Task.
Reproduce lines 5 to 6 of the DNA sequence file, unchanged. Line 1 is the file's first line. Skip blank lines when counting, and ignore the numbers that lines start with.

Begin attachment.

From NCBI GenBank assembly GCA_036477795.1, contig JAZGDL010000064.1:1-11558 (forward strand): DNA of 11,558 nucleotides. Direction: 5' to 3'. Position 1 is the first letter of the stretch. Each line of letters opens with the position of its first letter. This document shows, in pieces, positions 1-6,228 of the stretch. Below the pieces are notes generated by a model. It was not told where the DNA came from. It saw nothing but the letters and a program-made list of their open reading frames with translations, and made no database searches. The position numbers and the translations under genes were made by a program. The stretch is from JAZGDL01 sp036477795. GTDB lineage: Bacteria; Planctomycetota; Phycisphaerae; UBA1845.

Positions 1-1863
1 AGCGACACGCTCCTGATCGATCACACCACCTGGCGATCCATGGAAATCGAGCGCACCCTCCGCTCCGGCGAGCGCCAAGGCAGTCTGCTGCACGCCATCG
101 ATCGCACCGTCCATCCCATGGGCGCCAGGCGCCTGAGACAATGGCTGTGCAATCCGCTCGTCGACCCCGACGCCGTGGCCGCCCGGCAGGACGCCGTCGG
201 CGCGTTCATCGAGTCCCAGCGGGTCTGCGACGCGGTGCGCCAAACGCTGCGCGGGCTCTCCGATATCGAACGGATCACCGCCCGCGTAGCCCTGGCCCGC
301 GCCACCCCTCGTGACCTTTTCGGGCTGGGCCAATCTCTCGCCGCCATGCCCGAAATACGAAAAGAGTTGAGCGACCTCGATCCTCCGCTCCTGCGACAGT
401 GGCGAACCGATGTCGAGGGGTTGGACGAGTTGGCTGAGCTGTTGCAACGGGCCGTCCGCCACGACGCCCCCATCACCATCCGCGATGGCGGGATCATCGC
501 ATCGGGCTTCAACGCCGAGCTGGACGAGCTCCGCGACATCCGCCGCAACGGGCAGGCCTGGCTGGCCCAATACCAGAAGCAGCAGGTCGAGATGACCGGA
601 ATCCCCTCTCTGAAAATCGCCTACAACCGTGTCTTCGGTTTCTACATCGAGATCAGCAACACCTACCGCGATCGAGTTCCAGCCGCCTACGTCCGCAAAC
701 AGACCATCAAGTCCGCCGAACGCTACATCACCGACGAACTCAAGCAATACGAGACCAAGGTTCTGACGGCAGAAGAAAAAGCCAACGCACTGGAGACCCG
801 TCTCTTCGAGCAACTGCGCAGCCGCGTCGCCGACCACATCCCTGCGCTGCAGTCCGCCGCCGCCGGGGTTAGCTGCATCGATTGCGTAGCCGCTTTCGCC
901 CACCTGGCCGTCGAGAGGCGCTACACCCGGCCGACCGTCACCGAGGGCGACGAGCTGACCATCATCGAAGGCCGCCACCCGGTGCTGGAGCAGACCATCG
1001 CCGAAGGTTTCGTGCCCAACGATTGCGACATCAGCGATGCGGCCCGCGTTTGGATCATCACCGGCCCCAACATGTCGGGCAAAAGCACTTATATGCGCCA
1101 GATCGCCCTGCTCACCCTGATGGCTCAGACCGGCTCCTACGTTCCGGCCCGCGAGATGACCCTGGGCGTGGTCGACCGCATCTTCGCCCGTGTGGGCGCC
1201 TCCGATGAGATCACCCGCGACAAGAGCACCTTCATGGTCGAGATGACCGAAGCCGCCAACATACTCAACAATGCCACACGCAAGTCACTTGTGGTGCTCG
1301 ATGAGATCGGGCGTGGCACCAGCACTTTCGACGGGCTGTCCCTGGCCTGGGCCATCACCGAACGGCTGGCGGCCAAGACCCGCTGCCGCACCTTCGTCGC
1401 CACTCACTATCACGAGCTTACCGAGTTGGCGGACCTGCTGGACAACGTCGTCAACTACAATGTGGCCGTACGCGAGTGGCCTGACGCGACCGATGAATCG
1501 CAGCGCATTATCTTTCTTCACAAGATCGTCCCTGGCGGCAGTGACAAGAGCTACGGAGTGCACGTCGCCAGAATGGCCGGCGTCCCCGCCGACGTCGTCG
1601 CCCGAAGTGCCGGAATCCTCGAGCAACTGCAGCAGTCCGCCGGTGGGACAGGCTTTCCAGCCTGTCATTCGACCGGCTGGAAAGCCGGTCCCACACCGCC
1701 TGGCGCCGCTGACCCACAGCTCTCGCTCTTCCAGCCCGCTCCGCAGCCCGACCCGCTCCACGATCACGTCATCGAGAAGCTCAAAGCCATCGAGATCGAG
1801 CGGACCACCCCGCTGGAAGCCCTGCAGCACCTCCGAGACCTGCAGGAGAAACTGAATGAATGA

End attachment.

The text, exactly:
201 CGCGTTCATCGAGTCCCAGCGGGTCTGCGACGCGGTGCGCCAAACGCTGCGCGGGCTCTCCGATATCGAACGGATCACCGCCCGCGTAGCCCTGGCCCGC
301 GCCACCCCTCGTGACCTTTTCGGGCTGGGCCAATCTCTCGCCGCCATGCCCGAAATACGAAAAGAGTTGAGCGACCTCGATCCTCCGCTCCTGCGACAGT